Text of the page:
As a journalist, I keep my politics out of my reporting.
I'm a centrist by nature, and I've voted for both Democrats and Republicans in every election since I've been old enough to vote. And I'm fairly certain that no one could read any of my politically related articles and determine my thoughts on an issue.
That's pretty important, because if people thought I was a rabid conservative or liberal, they could legitimately question whether or not my work was fair.
It's that mindset that made me laugh about the whole ridiculousness surrounding the latest Keith Olbermann brouhaha at MSNBC. The network suspended him indefinitely last week after learning he had contributed to three Democrats running for Congressional office. Indefinitely lasted all of two broadcasts after more than 300,000 left-leaning viewers protested the suspension. He'll resume his show tonight.
The whole joke of it is that MSNBC tried to apply journalistic standards to Olbermann in the first place. Anyone who has watched his show knows his liberal tendencies. His show has essentially been a platform for Democrats from the beginning.
That's not to say I like or don't like Olbermann. Sometimes I've agreed with him, sometimes I haven't. What I am saying is that it's wrong to classify Olbermann as a "journalist." There's no hint of impartiality when he does a broadcast, tending to go light on left-leaning guests and hit hard the conservative guests he lines up.
(If you think the above means I'm a conservative, I could write the exact same paragraph from above, switching out Sean Hannity's name for Olbermann's and flip-flop the conservative terms for liberal.)
Hannity, incidentally, has also given money to conservative candidates, but Fox News doesn't offer up the pretense that he's supposed to be objective, especially since the network itself gives money to Republicans.
If MSNBC's parent company, NBC News, had the same issue with anchor Brian Williams, I could see the suspension. After all, Williams is a well-respected journalist who has rarely shown himself to take a side on an issue. So his contributing to a political candidate would undermine how people could view his reporting.
But Olbermann is a commentator, a pundit. He's not a journalist. The $7,200 he gave in contributions to three candidates is paltry compared to the airtime he has given Democrats.
The whole saga just underlines the basic problems this country has. Instead of trying to find news sources that really are fair and balanced, they run to either the most conservative or liberal channel on the dial and get their news from that, and from people who have clear-cut agendas. No wonder the divide in this country continues to grow deeper. If you only listen to Fox or MSNBC, you close yourself off to a lot of other perspectives.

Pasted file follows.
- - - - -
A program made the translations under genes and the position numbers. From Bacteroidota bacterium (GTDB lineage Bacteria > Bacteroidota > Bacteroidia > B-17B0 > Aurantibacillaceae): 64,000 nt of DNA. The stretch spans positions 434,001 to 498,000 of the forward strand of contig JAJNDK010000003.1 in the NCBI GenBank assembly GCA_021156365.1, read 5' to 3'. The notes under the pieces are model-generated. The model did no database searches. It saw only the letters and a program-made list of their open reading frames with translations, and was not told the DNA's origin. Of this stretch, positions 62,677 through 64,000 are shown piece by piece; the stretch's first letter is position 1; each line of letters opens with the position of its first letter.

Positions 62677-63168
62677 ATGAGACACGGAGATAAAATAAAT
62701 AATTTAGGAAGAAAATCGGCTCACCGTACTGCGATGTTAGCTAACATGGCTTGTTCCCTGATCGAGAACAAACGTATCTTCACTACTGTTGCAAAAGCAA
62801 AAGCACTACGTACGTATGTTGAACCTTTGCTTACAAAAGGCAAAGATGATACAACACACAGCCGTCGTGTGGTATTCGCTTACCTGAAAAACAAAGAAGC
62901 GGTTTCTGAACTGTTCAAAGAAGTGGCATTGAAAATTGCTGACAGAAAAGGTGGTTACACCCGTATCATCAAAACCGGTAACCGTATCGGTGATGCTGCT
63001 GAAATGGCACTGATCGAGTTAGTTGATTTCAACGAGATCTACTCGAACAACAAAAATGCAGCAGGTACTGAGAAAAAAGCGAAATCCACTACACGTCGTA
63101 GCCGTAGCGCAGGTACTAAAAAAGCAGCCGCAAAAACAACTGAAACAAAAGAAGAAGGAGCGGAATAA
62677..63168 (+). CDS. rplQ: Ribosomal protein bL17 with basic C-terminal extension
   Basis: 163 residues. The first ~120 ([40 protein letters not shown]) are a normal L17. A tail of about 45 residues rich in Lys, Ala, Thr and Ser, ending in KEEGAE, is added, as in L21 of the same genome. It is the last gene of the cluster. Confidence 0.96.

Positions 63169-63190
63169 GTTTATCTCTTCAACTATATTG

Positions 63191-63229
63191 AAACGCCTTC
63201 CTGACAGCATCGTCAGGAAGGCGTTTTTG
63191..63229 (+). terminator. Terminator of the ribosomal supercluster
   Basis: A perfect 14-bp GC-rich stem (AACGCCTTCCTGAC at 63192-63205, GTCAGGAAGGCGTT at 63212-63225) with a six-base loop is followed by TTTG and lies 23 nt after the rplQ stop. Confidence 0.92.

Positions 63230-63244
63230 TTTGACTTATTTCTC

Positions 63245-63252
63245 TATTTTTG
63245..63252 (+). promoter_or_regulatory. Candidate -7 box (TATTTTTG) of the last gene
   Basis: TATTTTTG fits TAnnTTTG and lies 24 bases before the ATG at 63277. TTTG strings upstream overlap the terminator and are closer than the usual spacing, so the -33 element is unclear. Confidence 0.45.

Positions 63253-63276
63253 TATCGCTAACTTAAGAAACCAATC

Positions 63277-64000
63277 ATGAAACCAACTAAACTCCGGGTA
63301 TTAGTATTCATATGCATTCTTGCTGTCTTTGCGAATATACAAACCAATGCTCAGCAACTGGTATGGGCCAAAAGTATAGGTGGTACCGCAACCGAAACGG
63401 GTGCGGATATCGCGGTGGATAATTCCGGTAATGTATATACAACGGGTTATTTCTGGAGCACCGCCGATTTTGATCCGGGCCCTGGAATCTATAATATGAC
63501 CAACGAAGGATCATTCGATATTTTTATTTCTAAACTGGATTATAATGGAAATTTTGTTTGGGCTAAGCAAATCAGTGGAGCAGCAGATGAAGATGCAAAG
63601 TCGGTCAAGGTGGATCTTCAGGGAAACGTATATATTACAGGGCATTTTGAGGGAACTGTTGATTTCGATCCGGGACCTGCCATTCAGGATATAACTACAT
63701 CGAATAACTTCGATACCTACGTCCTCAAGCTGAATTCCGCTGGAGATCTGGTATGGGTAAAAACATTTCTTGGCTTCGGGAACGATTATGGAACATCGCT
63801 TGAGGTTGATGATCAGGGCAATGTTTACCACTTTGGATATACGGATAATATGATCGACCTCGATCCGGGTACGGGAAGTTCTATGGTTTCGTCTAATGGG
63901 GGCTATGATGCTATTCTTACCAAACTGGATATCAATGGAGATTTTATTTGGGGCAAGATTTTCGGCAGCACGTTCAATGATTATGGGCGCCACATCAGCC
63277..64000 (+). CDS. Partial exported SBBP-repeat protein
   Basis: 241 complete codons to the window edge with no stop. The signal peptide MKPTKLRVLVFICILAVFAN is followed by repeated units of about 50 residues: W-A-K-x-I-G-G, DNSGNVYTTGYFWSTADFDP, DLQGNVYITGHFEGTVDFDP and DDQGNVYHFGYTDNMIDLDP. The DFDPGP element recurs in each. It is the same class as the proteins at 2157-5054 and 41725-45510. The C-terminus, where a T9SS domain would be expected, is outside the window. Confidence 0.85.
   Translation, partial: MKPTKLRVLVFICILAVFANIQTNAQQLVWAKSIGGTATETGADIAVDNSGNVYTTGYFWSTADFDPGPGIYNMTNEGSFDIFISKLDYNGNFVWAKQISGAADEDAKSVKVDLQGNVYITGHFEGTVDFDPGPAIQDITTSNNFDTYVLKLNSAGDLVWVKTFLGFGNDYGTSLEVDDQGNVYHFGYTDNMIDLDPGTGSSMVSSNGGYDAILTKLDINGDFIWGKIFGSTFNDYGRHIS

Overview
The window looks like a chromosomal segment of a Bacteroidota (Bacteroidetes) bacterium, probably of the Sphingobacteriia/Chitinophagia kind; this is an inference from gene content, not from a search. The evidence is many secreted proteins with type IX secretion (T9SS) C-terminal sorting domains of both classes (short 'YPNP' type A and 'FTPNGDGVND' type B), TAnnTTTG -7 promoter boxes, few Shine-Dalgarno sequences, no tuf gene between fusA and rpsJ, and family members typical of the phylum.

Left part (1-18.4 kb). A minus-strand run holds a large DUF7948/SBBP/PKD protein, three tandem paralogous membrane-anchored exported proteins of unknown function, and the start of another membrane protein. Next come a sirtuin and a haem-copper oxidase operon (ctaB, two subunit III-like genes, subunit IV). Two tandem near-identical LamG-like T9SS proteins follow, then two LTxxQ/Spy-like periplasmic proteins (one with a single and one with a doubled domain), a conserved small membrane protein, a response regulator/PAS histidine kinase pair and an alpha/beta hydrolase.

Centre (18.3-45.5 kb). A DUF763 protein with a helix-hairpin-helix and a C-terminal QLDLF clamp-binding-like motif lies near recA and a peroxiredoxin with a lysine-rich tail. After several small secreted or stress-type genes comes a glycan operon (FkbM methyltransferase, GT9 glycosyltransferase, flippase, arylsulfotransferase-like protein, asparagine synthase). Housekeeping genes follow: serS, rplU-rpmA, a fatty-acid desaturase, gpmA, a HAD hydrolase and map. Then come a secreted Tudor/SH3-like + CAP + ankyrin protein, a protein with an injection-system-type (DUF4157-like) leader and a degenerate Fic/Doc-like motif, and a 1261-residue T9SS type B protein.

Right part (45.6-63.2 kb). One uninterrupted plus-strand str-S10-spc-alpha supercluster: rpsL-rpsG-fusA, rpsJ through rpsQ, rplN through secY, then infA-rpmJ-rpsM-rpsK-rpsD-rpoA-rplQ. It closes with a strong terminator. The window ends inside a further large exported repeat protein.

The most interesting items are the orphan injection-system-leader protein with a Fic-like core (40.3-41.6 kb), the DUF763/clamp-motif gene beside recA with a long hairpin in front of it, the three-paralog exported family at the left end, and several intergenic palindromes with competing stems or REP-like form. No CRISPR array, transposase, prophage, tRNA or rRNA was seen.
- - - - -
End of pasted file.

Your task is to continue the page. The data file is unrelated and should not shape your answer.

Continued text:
During the last election, MSNBC had Olbermann anchor its convention coverage, but I don't see that happening any more. Certainly, he may very well be there as a pundit, which is what his job is, but these extreme networks should stop the pretense that their coverage is anything but biased.
It's giving the rest of us real journalists a bad name.
TUESDAY'S BEST BETS: As always with November sweeps, some big name guest stars pop up all over the place. Most notable tonight is Michael J. Fox, who plays a slimy lawyer on "The Good Wife." (CBS, 10 p.m.) Fox, who suffers from Parkinson's Disease in real life, plays a lawyer who exploits his condition to win sympathy points with the jury. It follows a new "NCIS," which has Robert Wagner returning as Tony's (Michael Weatherly) dad, and "NCIS: LA."
Cybill Shepard and Bruce McGill play Stephanie's (Julie Benz) parents on "No Ordinary Family" (ABC, 8 p.m.) as the clan tries to keep their superpowers a secret. It's followed by "Dancing With The Stars" and "Detroit 1-8-7."
In the digital age, bullying has unfortunately become an even worse problem in society, and "Glee" (Fox, 8 p.m.) tackles the issue tonight. It's followed by "Raising Hope" and "Running Wilde" from 9-10 p.m.
NBC has two hours of "The Biggest Loser," followed by "Parenthood." The CW offers up "One Tree Hill" and "Life Unexpected."
On cable, "Sons of Anarchy" (FX, 10 p.m.) continues to build toward a climax as the tensions between the Sons and the IRA escalate.
Finally, for those that follow it, the World Series of Poker is down to the "November Nine" as the final table competes for a top prize of $8.9 million. Nice work if you can get it.
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